Journal Information
Vol. 57. Issue 7.
Pages 493-494 (July 2021)
Vol. 57. Issue 7.
Pages 493-494 (July 2021)
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Severe Pulmonary Parenchymal Involvement Due to Reactivation of Latent Tuberculosis in a Patient With Small Cell Lung Cancer
Afectación parenquimatosa pulmonar grave por reactivación de tuberculosis latente en paciente con cáncer microcítico de pulmón
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Miguel Borregón Rivilla
Corresponding author
miguelborregonrivilla@gmail.com

Corresponding author.
, Katherin Martínez Barroso, Irene Ramos Reguera
Servicio de Oncología Médica, Hospital Virgen de la Salud, Toledo, Spain
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A 59-year-old Moroccan man, smoker of 20cigarettes/day, presented with subacute clinical symptoms of fever, cough, expectoration, and weight loss.

Physical examination revealed cachexia and tachypnea. Chest X-ray and computed tomography showed a lung mass measuring 10cm×5cm, causing atelectasis of the left upper lobe (LUL), and right apical pleural thickening. Labs showed elevated CRP and partial respiratory failure. Fiberoptic bronchoscopy revealed LUL stenosis suggestive of malignancy. No mycobacteria were observed in Ziehl-Neelsen staining of sputum smear and bronchoalveolar lavage (BAL). No molecular tuberculosis testing was requested (Fig. 1).

Fig. 1.

Radiological progress throughout hospital admission. Chest X-ray on admission (A) revealing a lung mass measuring 10cm×5cm causing atelectasis of the left upper lobe, along with apical fibrosis and calcified granulomas. Chest X-ray 14 days after admission (B) revealing bilateral diffuse micronodular interstitial infiltrate not present on the previous X-ray.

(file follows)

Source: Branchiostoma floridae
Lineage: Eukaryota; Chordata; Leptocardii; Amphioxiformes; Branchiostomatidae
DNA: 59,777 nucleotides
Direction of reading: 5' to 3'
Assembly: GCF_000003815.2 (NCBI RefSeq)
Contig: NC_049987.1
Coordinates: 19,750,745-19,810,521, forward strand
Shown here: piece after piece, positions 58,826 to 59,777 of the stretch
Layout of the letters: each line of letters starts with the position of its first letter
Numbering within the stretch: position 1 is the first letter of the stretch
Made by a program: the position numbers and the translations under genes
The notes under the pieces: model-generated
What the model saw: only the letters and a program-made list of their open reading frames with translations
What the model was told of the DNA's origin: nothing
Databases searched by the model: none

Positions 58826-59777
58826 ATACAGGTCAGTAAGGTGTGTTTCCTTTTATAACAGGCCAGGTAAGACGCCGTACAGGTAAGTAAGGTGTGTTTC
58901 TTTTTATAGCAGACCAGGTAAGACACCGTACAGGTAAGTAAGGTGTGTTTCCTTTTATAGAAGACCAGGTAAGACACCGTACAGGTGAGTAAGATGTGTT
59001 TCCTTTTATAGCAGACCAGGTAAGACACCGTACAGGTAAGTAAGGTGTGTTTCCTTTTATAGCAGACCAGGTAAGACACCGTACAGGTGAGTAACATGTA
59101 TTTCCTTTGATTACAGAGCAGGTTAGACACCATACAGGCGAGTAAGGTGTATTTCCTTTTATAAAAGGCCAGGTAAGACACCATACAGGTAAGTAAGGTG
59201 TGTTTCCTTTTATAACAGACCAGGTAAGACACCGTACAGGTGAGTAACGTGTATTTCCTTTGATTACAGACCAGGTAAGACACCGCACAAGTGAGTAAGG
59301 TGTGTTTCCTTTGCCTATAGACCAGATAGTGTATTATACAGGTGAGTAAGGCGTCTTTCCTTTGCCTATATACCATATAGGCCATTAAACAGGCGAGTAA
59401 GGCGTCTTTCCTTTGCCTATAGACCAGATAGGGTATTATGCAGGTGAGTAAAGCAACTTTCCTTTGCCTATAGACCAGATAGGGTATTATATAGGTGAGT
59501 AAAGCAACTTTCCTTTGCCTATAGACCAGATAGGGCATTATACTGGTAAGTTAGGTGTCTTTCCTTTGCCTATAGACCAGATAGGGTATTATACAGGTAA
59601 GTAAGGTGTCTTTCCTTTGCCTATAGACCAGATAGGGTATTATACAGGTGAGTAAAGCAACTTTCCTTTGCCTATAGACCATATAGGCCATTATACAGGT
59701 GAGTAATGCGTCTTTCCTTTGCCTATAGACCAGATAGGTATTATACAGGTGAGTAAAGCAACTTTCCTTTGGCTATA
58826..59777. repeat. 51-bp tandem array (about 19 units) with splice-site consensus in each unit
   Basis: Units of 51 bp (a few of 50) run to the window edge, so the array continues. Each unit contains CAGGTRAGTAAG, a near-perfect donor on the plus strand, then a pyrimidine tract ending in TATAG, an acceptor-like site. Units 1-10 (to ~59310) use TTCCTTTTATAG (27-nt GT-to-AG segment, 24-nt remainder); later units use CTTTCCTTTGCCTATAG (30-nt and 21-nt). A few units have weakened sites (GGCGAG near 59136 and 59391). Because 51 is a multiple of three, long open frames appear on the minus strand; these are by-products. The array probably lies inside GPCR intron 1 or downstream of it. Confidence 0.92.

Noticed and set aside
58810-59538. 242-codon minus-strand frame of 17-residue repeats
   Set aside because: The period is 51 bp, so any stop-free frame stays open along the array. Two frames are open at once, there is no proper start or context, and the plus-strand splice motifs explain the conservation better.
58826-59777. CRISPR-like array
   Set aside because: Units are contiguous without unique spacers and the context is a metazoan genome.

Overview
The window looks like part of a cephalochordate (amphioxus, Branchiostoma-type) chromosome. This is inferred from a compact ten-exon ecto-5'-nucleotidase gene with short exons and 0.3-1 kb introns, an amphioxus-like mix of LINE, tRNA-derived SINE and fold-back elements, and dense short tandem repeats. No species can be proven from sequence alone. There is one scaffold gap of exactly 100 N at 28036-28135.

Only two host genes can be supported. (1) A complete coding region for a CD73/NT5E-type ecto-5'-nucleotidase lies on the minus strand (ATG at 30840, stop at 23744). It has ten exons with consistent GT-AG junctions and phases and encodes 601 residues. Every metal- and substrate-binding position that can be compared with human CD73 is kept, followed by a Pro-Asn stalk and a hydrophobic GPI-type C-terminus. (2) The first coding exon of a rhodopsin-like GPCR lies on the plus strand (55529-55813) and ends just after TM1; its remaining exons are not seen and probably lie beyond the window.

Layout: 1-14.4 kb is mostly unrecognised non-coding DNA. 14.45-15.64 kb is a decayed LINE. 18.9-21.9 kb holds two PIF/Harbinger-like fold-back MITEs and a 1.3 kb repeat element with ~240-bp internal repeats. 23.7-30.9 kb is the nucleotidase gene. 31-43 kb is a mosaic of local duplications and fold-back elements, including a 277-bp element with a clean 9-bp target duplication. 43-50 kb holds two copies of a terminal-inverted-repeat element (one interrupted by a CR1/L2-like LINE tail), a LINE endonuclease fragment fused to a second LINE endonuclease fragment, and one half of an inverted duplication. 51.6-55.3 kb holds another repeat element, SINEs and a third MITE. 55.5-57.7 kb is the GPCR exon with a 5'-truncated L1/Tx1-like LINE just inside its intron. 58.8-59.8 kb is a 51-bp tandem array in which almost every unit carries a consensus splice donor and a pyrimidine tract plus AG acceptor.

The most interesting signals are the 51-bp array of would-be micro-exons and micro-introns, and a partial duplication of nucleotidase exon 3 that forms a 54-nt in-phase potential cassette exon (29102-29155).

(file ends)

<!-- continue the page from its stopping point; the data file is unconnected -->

(0.14MB).

The patient's respiratory situation deteriorated, so the X-ray was repeated, showing bilateral diffuse micronodular interstitial infiltrate. The initial suspicion was carcinomatous lymphangitis: the chest CT was not repeated due to respiratory instability.

The biopsy showed small cell carcinoma. Chemotherapy was started with carboplatin-etoposide. The patient's respiratory deterioration progressed until he died 4 days later.

Sputum and BAL culture results obtained after death showed growth of Mycobacterium tuberculosis.

Tuberculous reactivation in this patient with small cell carcinoma caused severe parenchymal lung involvement leading to death. The incidence of latent tuberculosis, and sometimes active disease, in lung cancer, is high, and some authors propose screening.1,2

References
[1]
C. Morales-Garćia, J. Parra-Ruiz, J.A. Sánchez-Martinez, A.E. Delgado-Martin, A. Amzouz-Amzouz, J. Hernández-Quero.
Concomitant tuberculosis and lung cancer diagnosed by bronchoscopy.
Int J Tuberc Lung Dis, 19 (2015), pp. 1027-1032
[2]
A.V. Brenner, Z. Wang, R.A. Kleinerman, L. Wang, S. Zhang, C. Metayer, et al.
Previous pulmonary diseases and risk of lung cancer in Gansu Province China.
Int J Epidemiol, 30 (2001), pp. 118-124

Please cite this article as: Borregón Rivilla M, Martínez Barroso K, Ramos Reguera I. Afectación parenquimatosa pulmonar grave por reactivación de tuberculosis latente en paciente con cáncer microcítico de pulmón. Arch Bronconeumol. 2021;57:493–494.

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Archivos de Bronconeumología

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